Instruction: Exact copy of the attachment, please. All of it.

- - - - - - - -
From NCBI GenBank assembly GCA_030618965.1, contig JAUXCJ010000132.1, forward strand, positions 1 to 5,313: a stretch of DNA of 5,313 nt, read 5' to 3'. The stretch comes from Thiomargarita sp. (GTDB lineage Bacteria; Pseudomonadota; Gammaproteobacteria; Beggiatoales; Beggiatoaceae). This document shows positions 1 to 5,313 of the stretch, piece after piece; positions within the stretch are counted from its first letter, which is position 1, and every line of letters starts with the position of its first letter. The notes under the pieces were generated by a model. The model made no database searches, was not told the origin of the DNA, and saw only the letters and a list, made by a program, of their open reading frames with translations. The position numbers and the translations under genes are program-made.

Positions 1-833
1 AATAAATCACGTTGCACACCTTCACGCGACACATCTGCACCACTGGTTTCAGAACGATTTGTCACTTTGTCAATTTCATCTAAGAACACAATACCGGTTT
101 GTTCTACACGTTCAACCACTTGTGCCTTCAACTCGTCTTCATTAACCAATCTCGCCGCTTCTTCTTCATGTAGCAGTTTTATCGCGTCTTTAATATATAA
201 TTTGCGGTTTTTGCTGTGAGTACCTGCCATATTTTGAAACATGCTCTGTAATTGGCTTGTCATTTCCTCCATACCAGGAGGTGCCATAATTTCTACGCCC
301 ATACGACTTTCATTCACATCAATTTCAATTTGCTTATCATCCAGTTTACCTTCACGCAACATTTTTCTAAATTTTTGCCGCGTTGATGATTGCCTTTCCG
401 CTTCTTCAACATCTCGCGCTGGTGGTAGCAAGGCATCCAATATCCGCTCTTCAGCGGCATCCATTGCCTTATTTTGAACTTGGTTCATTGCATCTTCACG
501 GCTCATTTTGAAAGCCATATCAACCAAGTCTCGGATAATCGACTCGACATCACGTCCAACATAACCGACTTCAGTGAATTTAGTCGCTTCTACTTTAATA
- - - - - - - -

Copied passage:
From NCBI GenBank assembly GCA_030618965.1, contig JAUXCJ010000132.1, forward strand, positions 1 to 5,313: a stretch of DNA of 5,313 nt, read 5' to 3'. The stretch comes from Thiomargarita sp. (GTDB lineage Bacteria; Pseudomonadota; Gammaproteobacteria; Beggiatoales; Beggiatoaceae). This document shows positions 1 to 5,313 of the stretch, piece after piece; positions within the stretch are counted from its first letter, which is position 1, and every line of letters starts with the position of its first letter. The notes under the pieces were generated by a model. The model made no database searches, was not told the origin of the DNA, and saw only the letters and a list, made by a program, of their open reading frames with translations. The position numbers and the translations under genes are program-made.

Positions 1-833
1 AATAAATCACGTTGCACACCTTCACGCGACACATCTGCACCACTGGTTTCAGAACGATTTGTCACTTTGTCAATTTCATCTAAGAACACAATACCGGTTT
101 GTTCTACACGTTCAACCACTTGTGCCTTCAACTCGTCTTCATTAACCAATCTCGCCGCTTCTTCTTCATGTAGCAGTTTTATCGCGTCTTTAATATATAA
201 TTTGCGGTTTTTGCTGTGAGTACCTGCCATATTTTGAAACATGCTCTGTAATTGGCTTGTCATTTCCTCCATACCAGGAGGTGCCATAATTTCTACGCCC
301 ATACGACTTTCATTCACATCAATTTCAATTTGCTTATCATCCAGTTTACCTTCACGCAACATTTTTCTAAATTTTTGCCGCGTTGATGATTGCCTTTCCG
401 CTTCTTCAACATCTCGCGCTGGTGGTAGCAAGGCATCCAATATCCGCTCTTCAGCGGCATCCATTGCCTTATTTTGAACTTGGTTCATTGCATCTTCACG
501 GCTCATTTTGAAAGCCATATCAACCAAGTCTCGGATAATCGACTCGACATCACGTCCAACATAACCGACTTCAGTGAATTTAGTCGCTTCTACTTTAATA